Every time I cut, I would think, "Why am I doing this?" But I still wanted to because I hated the feelings inside me. I hated myself because I was cutting, but I loved myself because I was hopeful about all the things that would happen to me in the future, like having a family, being successful and stuff like that.

I was in therapy with my family at the group home. It was cool because I could tell my family things and I was not scared of being grounded. I told my mom that the family was giving all their attention to my nephew, Isaiah. The fact that my parents took the time to go to therapy made me think they did care.

I was getting help from friends, too. My friend Sarah would search my arms every time I went to a club to kick it with her. If she and my friend Stephanie saw cuts, they would smack my arm and say, "Don’t do that."

I realized I was actually hurting myself and that cutting wasn’t solving my problems. It actually made them worse because I would get in trouble. I stopped cutting for several months. Then in April, a whole lot of madness was happening. I had just gone through a tough relationship and I was in a new one when I went to a punk show. I found out that the guy I was going out with had slept with another girl. I got mad and punched him in the nuts!

That night, I got home late. I knew my parents were going to tell the group home that I missed my curfew and I would get in trouble. I could not handle it anymore. I felt like everything in my life was going wrong. In my room, I sharpened my nails and began to cut my stomach. But then I thought about my family and how they care about me. I also did not want any more consequences at the group home. That Monday, I told the staff what I did. Because I told them, I didn’t get in trouble.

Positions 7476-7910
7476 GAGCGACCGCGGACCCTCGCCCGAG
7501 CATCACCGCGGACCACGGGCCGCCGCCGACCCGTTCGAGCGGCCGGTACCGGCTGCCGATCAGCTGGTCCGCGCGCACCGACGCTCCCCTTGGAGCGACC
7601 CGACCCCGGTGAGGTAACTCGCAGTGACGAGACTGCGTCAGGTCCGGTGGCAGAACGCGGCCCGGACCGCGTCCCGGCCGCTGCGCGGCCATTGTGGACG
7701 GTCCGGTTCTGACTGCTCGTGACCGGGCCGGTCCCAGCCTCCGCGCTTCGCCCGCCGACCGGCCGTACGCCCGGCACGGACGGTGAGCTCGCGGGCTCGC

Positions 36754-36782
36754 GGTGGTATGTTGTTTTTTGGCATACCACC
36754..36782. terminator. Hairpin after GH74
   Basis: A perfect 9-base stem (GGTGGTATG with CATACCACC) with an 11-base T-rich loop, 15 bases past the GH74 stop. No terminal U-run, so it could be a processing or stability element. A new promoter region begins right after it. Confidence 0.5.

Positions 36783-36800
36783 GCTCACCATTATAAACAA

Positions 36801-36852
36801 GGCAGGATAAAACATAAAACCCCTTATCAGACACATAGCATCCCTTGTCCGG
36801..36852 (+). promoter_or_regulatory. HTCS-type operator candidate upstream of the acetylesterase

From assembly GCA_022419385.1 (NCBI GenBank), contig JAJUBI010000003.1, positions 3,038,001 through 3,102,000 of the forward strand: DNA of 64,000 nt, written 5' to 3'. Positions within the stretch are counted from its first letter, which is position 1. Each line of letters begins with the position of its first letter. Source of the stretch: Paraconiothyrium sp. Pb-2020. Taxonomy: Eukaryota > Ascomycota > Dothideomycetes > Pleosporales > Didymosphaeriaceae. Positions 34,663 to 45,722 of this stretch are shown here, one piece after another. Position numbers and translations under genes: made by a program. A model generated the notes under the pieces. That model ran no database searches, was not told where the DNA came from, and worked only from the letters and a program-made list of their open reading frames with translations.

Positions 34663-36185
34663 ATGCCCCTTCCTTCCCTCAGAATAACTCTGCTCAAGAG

The group home told my school therapist and I talked to her about it. She told me that my skin and my life are important. That made my self-esteem go up. Plus, I was tired of getting in trouble.

I learned to like who I am

In May, at the end of ninth grade, a friend also told me that I have a lot of talent. I was telling him how I was upset because this guy at school called me fat, and I wanted to cut. Later he asked me if I could sing while he played the guitar. He said, "You have a beautiful voice. You see, you are worth living for." It really meant something to hear that I had a great quality. I thought, "Hey, people think I’m good at something." That helped me see how far I could go without cutting and that there are other things that are cooler, like singing and listening to music.

I left the group home in August and moved back home. The staff said I was no longer suicidal, and most importantly my self-esteem had gone way up. Before I left, all five girls cried and told me something that I had contributed to the house. Each of them mentioned that I was funny.

I know I won’t cut again. I have learned to deal with my problems in a way that will not hurt me. I write songs and sing. I also write for this newspaper. Through therapy, I’ve learned to talk to my parents about how I can live my life in a way that is different from theirs, but is not wrong. Like in September they let me stay at the Punx Unite tour until 3 a.m. because I was with my responsible friend, Stephanie.

I still have the scars on my stomach and some on my arms. They will help remind me of the terrible life I once had. But I went through it and survived. The group home, my family and my friends taught me how to love myself because I saw that I am special to them. I know there is a better life coming.